Loss of green spaces is very much in news as the local plan is under consideration the demand to meet housing targets ever present and the green belt under review. We have been here before. Many of you living in Sunbury would be unaware that our peaceful village may have been so very different had it not been for the quiet efforts of a few key individuals. Pat Curran, one of those working behind the scenes, sadly lost his battle with illness recently but leaves a huge legacy in Lower Sunbury.
Orchard Meadow was privately owned in the 1970’s. It has been used for grazing horses but the owners put in plans to use the site for sheltered housing. The council was lobbied over many months, finally completing a compulsory purchase of the land for the enjoyment of the community. Pat Curran, at the time LOSRA chairman, is credited with being one of the main influencers behind this acquisition.
TP26 or Hawke Park as you may know it, was taken off the statute book with Pat’s persuasive skills. It had been proposed as a relief road for Thames Street in the 1930’s but the idea was shelved. It may still have happened had the status not been changed permanently.
Pat Curran was also instrumental in getting the lorry ban in Thames Street put in place in the 1970’s. Perhaps it is true that it needs revisiting now, but the fact the weight restriction has been in force for so long must have helped the infrastructure of the historic houses on Thames Street.
And maybe you didn’t realise that at one point The Avenue was destined as the helicopter highway on the Heathrow/Gatwick route. Pat, along with John Hirsh, took on the might of the Civil Aviation Authority and succeeded in getting the Heathrow/Gatwick re-licensing application refused Pat had a reputation as an eloquent speaker, calmly and intelligently putting his case. It was these qualities that proved so helpful in the numerous meetings with local authorities and which resulted in some considerable wins for Lower Sunbury.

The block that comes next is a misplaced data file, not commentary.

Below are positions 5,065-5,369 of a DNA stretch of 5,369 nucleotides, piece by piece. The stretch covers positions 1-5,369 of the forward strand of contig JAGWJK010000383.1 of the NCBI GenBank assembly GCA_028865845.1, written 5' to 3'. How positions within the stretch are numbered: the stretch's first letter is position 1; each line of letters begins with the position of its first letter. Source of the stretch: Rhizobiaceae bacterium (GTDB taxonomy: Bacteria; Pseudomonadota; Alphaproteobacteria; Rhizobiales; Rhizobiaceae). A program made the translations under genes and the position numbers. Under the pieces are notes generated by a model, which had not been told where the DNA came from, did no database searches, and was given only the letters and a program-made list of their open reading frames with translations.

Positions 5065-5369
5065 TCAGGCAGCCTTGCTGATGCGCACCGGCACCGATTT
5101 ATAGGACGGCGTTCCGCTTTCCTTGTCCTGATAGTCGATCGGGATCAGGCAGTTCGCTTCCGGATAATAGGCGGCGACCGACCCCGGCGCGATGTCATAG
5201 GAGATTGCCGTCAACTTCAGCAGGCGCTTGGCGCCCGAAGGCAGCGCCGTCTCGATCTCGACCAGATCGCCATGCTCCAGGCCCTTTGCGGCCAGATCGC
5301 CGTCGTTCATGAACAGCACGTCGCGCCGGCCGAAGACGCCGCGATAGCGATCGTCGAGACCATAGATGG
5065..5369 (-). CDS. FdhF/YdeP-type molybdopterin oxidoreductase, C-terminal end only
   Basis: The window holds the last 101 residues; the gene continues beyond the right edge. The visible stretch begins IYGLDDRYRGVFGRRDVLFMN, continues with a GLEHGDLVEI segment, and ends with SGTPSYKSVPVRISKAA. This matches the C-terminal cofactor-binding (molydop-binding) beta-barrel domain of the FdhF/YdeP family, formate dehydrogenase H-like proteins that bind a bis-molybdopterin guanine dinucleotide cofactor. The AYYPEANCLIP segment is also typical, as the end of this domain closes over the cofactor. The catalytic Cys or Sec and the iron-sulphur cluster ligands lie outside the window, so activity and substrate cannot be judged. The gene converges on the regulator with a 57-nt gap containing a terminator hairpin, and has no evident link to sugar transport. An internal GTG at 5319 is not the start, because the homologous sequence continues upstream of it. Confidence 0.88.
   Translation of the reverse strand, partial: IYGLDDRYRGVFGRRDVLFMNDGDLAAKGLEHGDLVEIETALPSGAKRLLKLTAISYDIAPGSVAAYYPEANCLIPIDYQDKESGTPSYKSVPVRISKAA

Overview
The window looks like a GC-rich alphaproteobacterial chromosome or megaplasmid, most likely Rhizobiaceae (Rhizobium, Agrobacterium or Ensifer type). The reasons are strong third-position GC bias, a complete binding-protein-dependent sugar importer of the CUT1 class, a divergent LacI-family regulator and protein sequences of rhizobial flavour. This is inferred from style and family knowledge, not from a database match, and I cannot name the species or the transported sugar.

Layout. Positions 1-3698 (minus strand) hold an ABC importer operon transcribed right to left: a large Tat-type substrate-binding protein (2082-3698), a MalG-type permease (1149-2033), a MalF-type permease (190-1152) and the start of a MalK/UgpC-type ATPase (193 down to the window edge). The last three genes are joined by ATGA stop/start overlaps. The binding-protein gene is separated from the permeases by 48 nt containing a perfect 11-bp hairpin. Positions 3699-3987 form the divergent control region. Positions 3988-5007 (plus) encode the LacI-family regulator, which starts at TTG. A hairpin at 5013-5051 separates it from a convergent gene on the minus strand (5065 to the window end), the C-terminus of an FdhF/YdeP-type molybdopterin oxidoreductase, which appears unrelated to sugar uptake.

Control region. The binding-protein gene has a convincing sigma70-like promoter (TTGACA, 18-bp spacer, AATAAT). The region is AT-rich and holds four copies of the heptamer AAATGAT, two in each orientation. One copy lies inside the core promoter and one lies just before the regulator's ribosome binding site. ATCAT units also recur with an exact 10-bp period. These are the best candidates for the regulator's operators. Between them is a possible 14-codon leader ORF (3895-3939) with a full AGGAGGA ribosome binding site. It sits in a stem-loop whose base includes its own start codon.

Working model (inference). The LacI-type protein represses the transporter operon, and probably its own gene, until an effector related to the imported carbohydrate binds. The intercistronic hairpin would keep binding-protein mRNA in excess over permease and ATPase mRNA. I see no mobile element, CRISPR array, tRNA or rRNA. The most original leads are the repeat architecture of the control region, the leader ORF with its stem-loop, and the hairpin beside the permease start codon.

When we met with Patsy, Patrick’s widow, she said that her husband would not have been comfortable being in the limelight through an article of thanks. His civic duty knew no bounds and this was his driving force, not his wish for accolades. He loved Sunbury, having moved here in 1970, and was passionate about protecting its green spaces. He became chairman of LOSRA in the early 80’s and worked tirelessly on preserving our village integrity.
On a personal level, Pat was the longest standing fan of London Irish, following them passionately for 50 years. He was also clerk to the governors of St Ignatius school and was awarded an OBE for his services to education. He took up running at the age of 54 and completed 3 marathons, raising money for the Princess Alice Hospice. He loved cycling and did trips as far afield as Canada and Australia, also London to Rome with a team of friends.
As well as all this he was a wonderful father to his two daughters, Catherine and Juliette and a good husband to Patsy who he had known since he was only 8 years old.
Pat was only 78 when he passed away. He battled with dementia for 8 years.
We have much to thank this Sunbury man for. Pat Curran rest in peace.